In the simplest terms, quantitative electroencephalography (qEEG) is the process in which the constant electrical activity of the brain is transformed into digital information and pictures, providing an explicit snapshot of the brain’s activity. It takes the derived data, and compares it to a database to determine the hyper- and hypoactivity within different brain regions, illustrating functionality. It’s highly reliability and test-retest scores are also evidence for its credibility. There are 4 main types of closed-head injuries that can be readily assessed following a concussion:
- Coupe contra-coupe injury: hitting one side of the brain, and bouncing back to hit the other side, injuring both areas.
- Contusions of the frontal-temporal gray matter: bruising.
- Shear forces on the gray and white matter: pulling and sliding of the brain cells.
- Rotational forces as in a whiplash: bruising and microscopic tears diffuse in multiple brain regions.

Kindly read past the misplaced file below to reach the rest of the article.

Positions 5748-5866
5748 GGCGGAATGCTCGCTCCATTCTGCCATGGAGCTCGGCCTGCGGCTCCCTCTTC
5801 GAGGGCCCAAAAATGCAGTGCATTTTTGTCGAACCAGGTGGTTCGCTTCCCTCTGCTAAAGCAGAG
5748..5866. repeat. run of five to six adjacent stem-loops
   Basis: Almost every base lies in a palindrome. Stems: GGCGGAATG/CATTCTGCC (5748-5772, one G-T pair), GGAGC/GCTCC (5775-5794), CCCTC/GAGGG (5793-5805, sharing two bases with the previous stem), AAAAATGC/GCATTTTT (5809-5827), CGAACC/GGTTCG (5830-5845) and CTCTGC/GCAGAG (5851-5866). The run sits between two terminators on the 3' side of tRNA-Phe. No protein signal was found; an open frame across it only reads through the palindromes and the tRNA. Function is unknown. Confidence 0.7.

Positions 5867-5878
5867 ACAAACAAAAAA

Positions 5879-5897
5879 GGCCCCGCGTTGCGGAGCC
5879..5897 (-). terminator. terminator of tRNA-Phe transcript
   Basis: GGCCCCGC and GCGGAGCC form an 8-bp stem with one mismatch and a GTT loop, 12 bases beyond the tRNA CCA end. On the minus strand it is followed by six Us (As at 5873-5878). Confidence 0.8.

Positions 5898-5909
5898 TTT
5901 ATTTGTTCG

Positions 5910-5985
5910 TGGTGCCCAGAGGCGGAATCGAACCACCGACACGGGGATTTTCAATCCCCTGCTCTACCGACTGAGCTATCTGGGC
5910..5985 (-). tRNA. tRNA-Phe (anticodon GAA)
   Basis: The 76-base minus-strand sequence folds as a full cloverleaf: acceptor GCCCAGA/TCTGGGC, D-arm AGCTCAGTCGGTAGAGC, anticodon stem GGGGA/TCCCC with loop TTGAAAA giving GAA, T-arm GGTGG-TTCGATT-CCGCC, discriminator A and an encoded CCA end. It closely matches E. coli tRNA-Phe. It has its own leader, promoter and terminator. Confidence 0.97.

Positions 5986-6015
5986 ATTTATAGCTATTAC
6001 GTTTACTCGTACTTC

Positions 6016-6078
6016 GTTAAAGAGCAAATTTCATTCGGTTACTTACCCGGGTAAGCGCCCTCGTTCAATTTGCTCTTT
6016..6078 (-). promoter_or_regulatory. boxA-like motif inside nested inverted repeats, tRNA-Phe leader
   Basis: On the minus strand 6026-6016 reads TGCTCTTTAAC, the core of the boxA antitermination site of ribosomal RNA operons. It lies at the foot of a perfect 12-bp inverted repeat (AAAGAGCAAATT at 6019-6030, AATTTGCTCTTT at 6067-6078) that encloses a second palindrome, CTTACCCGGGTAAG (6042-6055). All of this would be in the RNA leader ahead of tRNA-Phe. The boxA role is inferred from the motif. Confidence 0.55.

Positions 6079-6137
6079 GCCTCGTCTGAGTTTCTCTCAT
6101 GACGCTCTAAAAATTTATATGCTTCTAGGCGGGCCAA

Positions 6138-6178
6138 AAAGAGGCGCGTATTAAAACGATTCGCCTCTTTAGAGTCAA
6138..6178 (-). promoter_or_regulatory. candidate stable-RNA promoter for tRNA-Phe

In addition to assessment of mild traumatic brain injuries (concussion), the qEEG can be used to look at the brain’s patterns to assess depression, anxiety, Attention Deficit Hyperactivity Disorder (ADHD), chronic pain, fibromyalgia, Post-Traumatic Stress Disorder (PTSD), and more. The qEEG (quantitative electroencephalograph) data is collected and statistically analyzed and compared to a database, providing a snapshot of how the areas of the brain are working and communicating in comparison to others. This process has allowed for the development of sub-programs such as the “Mild Traumatic Brain Injury Index or MTBI.” This index allows for the examination of the various areas of the brain most commonly concussed, and how these areas communicate. Results have been accepted as an objective measurement of brain injury by the courts in the United States.